Monday, July 28, 2008

Gedolim

When I was a kid, I had a “gedolim album”. I cut out pictures of Rabbis with long beards from magazines and proudly pasted them into my album. But who are these rabbis?

I’m often told, by those who are more to the “right” religiously than I am, that as an Orthodox Jew, I must listen to the “gedolim”. Basically, there are a set of individuals who are culturally agreed upon as the leaders of Jewry of this generation and that their word is law. “Da’as Torah” deems that I have no right to question their decisions since they are naturally on a much higher spiritual plane than I am.

The absurdity of this should be self-evident, but I’ll lay it out nonetheless.

This is a group of men with whom I have very little in common other than the fact that they and I both keep roughly the same set of daily requirements to be an observant Jew (though we don’t even agree on many details of those requirements.)

I know virtually nothing about these individuals on a personal level. I’ve heard a couple of stories that supposedly attest to their greatness – stories that smack of Jewish urban legends.

Additionally, I’ve been told about decisions and statements they’ve made about society & culture – decisions & ideas I fundamentally disagree with and seem to me to be the product of ignorance about the greater world, about the way working people think, about the way women function & think today, and about basic needs of most people who live outside the cloistered yeshiva world.

They have smicha, but then again, so does my accountant.

They may be extremely learned in Talmud, and in the voluminous literature of centuries of rishonim & achronim that came afterwards, far more than I am, but I don’t know this for sure, I only know that there is some sort of community consensus that they are.

However, there is no “Gadol PhD” that assures me that they are experts in all human knowledge and that their wisdom is of the superior sort. There is no agreed upon set of standards that establish them as generational leaders. There is only a vague community consensus that is spread by word of mouth and popularity within certain communities which I am not part of.

They almost certainly, on average, know far less science and classical literature than I do. They know far less about the business world than I do. They know less about economics than I do. They probably know less about politics than I do, other than in areas of specific concern to their communities.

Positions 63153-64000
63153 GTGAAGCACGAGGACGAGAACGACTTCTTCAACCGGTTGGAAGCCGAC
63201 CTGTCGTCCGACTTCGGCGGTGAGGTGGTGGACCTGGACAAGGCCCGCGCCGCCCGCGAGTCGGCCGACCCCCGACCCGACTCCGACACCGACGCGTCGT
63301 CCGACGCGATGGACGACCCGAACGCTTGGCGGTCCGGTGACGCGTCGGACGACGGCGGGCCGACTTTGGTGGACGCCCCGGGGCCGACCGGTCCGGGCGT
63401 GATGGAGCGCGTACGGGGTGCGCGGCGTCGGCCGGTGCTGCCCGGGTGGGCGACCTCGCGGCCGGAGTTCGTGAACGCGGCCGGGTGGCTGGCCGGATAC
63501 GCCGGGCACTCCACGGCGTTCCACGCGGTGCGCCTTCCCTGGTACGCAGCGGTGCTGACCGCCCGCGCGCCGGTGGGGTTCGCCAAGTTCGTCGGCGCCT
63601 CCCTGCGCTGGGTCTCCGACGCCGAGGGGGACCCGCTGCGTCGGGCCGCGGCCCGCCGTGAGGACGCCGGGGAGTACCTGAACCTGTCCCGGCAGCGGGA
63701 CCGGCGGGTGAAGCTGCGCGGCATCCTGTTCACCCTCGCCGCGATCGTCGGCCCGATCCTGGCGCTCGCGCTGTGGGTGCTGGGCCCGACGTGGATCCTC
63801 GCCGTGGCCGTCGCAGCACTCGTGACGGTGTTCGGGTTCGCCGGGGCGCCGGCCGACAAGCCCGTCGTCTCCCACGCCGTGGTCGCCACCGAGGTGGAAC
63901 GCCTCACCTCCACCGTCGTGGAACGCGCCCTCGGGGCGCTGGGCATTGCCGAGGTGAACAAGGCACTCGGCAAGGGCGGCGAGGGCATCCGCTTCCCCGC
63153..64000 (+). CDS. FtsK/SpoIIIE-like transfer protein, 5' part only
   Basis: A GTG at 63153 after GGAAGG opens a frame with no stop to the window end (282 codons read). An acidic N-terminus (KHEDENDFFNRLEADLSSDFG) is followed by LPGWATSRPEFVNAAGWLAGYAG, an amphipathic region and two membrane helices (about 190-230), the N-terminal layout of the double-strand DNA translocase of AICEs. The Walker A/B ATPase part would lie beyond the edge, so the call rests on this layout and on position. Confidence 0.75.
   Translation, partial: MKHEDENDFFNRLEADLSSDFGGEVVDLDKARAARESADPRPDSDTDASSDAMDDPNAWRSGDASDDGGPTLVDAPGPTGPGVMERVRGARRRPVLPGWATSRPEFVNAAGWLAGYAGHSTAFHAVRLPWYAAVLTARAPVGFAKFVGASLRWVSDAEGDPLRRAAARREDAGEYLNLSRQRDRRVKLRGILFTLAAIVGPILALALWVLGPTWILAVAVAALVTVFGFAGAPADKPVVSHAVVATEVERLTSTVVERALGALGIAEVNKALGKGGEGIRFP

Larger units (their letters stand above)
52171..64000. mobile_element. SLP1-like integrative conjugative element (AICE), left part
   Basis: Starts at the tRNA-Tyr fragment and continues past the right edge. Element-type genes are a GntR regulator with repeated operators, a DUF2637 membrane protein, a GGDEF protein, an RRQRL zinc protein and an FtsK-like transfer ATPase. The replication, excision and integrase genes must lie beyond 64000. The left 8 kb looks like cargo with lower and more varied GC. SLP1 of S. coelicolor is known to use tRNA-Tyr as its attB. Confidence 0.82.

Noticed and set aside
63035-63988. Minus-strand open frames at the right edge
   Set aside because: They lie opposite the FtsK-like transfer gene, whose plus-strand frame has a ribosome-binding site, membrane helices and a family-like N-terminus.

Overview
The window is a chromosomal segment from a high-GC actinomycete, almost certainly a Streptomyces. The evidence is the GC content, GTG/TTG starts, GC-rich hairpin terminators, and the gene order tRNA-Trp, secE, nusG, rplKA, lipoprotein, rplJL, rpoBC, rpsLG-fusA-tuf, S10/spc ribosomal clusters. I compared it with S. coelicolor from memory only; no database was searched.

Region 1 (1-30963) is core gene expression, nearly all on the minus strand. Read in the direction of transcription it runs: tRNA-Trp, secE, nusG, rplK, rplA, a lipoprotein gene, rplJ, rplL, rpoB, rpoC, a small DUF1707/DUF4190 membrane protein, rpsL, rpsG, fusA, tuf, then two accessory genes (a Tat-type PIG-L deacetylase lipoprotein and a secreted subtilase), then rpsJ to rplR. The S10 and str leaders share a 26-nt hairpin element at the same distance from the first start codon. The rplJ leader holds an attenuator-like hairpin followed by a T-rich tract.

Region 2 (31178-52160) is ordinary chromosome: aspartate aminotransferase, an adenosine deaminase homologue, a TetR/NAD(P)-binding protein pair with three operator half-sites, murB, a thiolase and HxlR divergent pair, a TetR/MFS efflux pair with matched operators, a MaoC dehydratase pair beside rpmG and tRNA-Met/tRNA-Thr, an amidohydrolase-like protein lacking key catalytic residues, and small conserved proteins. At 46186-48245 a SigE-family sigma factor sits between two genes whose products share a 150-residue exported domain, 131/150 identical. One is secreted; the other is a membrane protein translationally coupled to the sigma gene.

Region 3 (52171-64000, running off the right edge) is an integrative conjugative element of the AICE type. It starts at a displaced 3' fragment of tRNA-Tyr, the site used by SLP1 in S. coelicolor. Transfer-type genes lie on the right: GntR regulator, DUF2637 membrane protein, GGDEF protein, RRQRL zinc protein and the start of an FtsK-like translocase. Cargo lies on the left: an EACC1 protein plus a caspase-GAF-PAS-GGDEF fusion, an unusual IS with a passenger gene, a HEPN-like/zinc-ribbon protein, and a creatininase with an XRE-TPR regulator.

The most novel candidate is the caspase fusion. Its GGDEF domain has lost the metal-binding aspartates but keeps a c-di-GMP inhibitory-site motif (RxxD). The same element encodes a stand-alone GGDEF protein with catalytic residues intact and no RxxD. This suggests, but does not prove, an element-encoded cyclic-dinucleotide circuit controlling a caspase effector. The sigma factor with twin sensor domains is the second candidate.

They certainly don’t watch CNN, so when they get information about what’s going on in the world, it’s secondhand at the least, filtered through followers who bring them this news.

I don’t doubt that they are probably kind & generous individuals whose constituents are generally happy with the way they rule. But I am not one of their constituents. I barely know who they are.

So let’s summarize.

The “gedolim” are a group of people who I don’t know, whose halachic knowlege is probably superior to mine, though I only know this through heresay, whose knowledge is almost certainly inferior to my own in most other realms, who I don’t know personally and whose communities am I am not part of, and who have no degree other than that of Rabbi, which is held by many thousands of others.

Exactly why should I be deferring to their opinions about how I should live my life, who I should vote for, where I should live, and how I should raise my children?? Because someone tells me that that is what Orthodox Jews do?

No thank you. I am a thinking being, not a sheep.

If I want to know if a particular pot needs to be kashered I’ll ask my local rabbi. If I want to know why my back hurts, I’ll go to a doctor. If I want to decide who to vote for, I’ll look at the issues and make an informed decision.

And if I want to put my life in anyone’s hands, it’s God’s, not a group of guys I don’t know.
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UPDATE July 30: Harry Maryles just wrote a good post on basically the same topic

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